Reporter’s Diary: Trial by social media!
Trial by social media generates a collective voice that represents the citizens of the country, who now are usually angry at the authorities, says reporter Saloni Surti
Until yesterday, I used to believe that any publicity is good publicity. However, when Congress leader Digvijay Singh dug (pun intended) a well for himself by making a sexist remark on a fellow female politician, I realised that I couldn’t be more wrong.
Singh called Meenakshi Natarajan ‘100 per cent tunch maal’ and instantly attracted negative fame all over social media. Comments ranging from offensive nicknames for Singh to blunt rage were witnessed as the news kept spreading on the social network. While I chose not to comment on Singh’s lack of mannerism or respect for women, I would like to point out that if our dear politician had a little social media knowledge, he would have known that a sexist remark made in any part of the world will not go unnoticed.
At the stake of being called hounds and insensitive, media manages to report almost every single thing, which now with the help of social media spreads and then is put for trial. For instance, I witness a news somewhere, share the link on my social pages on which my friends like, share or comment and give their individual perspective or verdict.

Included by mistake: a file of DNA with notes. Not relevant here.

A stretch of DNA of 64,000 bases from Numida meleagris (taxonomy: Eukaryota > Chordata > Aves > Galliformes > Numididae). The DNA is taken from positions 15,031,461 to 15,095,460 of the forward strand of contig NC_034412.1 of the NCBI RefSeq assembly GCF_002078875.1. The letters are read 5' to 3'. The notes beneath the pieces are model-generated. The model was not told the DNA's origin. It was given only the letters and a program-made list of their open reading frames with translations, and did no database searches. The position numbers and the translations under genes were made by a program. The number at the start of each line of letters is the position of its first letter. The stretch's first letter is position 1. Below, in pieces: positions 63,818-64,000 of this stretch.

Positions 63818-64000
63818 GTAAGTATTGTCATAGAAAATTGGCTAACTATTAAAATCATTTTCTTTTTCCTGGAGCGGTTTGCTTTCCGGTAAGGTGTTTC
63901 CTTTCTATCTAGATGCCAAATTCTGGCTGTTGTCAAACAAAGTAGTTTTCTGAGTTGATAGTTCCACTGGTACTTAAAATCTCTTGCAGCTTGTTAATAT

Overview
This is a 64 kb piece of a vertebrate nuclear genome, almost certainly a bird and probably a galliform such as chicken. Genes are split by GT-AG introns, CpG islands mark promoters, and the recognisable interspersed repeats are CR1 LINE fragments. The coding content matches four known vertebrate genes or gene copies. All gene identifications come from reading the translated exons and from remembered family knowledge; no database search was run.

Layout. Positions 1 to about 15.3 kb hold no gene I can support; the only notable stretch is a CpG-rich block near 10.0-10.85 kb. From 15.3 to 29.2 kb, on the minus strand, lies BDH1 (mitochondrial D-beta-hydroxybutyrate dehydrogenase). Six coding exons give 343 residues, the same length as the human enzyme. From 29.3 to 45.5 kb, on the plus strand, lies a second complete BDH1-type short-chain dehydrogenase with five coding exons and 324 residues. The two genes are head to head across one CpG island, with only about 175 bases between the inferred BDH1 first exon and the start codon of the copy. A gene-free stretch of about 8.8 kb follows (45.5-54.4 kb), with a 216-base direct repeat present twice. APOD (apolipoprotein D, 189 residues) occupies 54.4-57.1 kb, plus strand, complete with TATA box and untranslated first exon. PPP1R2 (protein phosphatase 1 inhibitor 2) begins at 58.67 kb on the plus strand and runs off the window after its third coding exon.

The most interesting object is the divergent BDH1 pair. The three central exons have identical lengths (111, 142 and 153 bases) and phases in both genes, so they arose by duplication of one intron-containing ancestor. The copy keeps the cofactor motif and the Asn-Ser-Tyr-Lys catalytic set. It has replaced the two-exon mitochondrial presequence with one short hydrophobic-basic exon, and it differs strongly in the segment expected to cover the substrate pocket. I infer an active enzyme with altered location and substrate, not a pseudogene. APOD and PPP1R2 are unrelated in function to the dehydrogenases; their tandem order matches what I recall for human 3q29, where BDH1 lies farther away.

With social media giving the power to express views fearlessly, the new trend seen is ‘Trial by social media’. Unlike trials by media, trials by social media do not impose their verdict, yet are stronger than the former. Trial by social media generates a collective voice that represents the citizens of the country, who now are usually angry at the authorities.
In an era of such social awareness, the smallest of remarks can get you in the limelight that you don’t wish to be in. With the General Elections next year, something that could help our authorities is getting a little social networking knowledge. While their digital and PR agencies will manage their best and shoot out guidelines, nothing can help politicians more than understanding the power of social media themselves.
Strong political campaigns on mobile and social media will not work if ministers continue to make such faux pas. In technical terms, it’s time that the campaigns are connected to real time marketing so as to make the TG understand that the promises made online are not hoax and hold value. Meanwhile, with the approaching elections, social media users will continue to express their sentiments as ministers express theirs.
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